A Voice from the South

A Voice from the South compiles a series of essays that touched on a variety of topics, such as race and racism, gender, the socioeconomic realities of Black families, and the administration of the Episcopal Church.

The book advanced a vision of self-determination through education and social uplift for African-American women. Its central thesis was that the educational, moral, and spiritual progress of Black women would improve the general standing of the entire African-American community. Published in 1892, the book is widely viewed as one of the first articulations of Black feminism.

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A cornerstone of black feminist and political theory, this collection of essays focuses on racial progress and women’s rights. A Voice from the South, written in 1892, is regarded as the first statement of black feminism. Despite their imprint of nineteenth-century social thought, these essays possess an urgent, modern tone, characterized by an emphasis on debate and a scintillating wit. Topics include the importance of women’s education as well as African Americans’ economic roles and their literary representation.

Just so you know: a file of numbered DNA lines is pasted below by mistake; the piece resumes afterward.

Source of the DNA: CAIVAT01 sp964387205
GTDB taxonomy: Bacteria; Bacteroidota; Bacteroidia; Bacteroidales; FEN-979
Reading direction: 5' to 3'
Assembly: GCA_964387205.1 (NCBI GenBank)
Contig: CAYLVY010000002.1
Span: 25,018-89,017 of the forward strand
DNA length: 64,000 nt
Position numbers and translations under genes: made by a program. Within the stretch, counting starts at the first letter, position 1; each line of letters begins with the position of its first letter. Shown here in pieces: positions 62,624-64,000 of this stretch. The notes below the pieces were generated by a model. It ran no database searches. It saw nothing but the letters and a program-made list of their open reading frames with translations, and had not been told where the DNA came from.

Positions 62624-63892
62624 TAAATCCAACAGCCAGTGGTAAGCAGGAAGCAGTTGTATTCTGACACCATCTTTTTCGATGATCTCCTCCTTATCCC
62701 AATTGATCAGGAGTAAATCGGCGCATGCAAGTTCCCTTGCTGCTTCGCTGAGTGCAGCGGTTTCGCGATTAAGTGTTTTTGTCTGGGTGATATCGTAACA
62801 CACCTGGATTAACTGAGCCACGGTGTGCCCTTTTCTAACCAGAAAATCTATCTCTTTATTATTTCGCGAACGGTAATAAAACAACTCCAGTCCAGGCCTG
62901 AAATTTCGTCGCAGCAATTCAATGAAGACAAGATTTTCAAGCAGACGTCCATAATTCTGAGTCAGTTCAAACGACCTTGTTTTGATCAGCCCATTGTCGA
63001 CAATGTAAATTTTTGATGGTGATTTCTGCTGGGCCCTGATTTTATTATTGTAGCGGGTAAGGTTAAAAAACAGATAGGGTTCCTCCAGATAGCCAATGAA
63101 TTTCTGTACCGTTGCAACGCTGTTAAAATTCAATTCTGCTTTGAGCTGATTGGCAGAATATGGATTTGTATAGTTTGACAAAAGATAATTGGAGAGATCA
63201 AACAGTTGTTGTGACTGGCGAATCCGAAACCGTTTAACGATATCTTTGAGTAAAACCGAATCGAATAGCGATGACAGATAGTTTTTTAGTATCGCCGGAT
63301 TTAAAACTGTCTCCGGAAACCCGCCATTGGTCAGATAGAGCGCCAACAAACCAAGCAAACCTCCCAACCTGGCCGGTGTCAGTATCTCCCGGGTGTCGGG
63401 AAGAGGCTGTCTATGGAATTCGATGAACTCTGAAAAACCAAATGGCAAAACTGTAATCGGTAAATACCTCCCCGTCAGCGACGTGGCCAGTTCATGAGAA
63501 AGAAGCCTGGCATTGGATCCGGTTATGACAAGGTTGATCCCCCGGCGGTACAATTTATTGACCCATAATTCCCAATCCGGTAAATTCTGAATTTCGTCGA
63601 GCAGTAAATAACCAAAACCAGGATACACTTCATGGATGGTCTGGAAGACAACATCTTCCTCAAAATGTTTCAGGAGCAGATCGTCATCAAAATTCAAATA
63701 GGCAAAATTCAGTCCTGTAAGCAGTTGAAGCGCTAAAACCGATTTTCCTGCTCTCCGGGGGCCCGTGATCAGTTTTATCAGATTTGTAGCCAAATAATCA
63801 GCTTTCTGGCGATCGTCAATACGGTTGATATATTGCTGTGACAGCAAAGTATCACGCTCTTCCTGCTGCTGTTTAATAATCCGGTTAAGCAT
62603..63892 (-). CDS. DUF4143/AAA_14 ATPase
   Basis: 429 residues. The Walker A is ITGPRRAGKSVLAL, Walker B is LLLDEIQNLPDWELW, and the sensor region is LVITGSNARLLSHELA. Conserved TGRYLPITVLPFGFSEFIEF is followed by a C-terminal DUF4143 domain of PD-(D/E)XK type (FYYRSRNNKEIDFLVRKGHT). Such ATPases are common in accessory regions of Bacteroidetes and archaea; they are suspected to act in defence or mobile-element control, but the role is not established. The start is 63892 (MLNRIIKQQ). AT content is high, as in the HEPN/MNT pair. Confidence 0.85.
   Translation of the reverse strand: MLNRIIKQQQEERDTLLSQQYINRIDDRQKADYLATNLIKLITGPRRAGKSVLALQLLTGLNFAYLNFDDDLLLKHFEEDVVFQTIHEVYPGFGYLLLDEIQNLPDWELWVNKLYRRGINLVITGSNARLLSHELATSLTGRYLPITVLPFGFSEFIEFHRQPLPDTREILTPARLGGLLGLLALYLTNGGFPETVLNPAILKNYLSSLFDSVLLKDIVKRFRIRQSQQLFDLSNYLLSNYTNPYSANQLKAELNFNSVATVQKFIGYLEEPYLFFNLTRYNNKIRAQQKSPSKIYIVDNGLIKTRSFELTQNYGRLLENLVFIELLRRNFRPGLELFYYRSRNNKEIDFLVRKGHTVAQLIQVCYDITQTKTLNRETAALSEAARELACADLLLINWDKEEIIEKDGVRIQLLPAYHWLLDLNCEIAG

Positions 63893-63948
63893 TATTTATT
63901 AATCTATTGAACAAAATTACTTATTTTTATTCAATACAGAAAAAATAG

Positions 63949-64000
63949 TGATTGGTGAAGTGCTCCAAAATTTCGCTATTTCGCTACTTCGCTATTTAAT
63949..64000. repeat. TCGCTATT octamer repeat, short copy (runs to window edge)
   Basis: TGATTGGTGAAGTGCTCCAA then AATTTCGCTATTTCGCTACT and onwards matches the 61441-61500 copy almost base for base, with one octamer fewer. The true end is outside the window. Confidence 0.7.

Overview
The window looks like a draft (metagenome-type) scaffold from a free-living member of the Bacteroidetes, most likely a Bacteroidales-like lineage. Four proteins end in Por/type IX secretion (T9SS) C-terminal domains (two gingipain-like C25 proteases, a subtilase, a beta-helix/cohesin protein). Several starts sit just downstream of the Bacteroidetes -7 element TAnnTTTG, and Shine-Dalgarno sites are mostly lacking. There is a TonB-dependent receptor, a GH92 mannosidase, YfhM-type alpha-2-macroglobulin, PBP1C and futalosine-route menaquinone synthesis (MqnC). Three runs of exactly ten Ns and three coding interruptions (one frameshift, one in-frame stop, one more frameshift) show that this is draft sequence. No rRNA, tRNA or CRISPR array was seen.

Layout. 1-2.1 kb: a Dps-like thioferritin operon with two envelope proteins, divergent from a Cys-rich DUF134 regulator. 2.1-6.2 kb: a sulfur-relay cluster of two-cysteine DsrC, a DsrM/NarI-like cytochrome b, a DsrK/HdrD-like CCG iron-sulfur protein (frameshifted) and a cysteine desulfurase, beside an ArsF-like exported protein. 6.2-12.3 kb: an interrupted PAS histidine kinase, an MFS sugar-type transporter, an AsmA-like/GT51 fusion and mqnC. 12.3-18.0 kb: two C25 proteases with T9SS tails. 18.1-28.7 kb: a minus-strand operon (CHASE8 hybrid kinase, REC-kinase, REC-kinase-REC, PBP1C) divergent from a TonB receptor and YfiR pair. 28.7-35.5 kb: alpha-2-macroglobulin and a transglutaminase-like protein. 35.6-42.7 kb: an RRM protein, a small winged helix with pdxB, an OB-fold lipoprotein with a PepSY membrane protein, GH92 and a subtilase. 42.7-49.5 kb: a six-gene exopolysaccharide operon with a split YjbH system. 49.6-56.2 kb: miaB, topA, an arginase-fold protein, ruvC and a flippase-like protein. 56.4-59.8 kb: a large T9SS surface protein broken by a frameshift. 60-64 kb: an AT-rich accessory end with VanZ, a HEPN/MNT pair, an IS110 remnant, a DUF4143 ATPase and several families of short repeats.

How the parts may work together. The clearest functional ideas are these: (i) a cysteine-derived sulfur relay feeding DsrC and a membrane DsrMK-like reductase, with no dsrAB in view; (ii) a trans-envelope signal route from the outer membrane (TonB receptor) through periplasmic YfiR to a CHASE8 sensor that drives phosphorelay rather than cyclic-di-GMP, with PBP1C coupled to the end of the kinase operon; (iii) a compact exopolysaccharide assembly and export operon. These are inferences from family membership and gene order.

A noted member of Washington, D. C.’s African American community, Anna Julia Cooper (1858 – 1964) rose to prominence as a leading scholar, educator, and activist at the end of the nineteenth century. Born into slavery, she was the fourth African American woman to earn a doctoral degree, receiving a PhD in history from the University of Paris-Sorbonne in 1924. This edition includes an informative Introduction to Cooper’s life and work by Janet Neary.

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Dover Publications


Feminism, History, Non-fiction, Sociology


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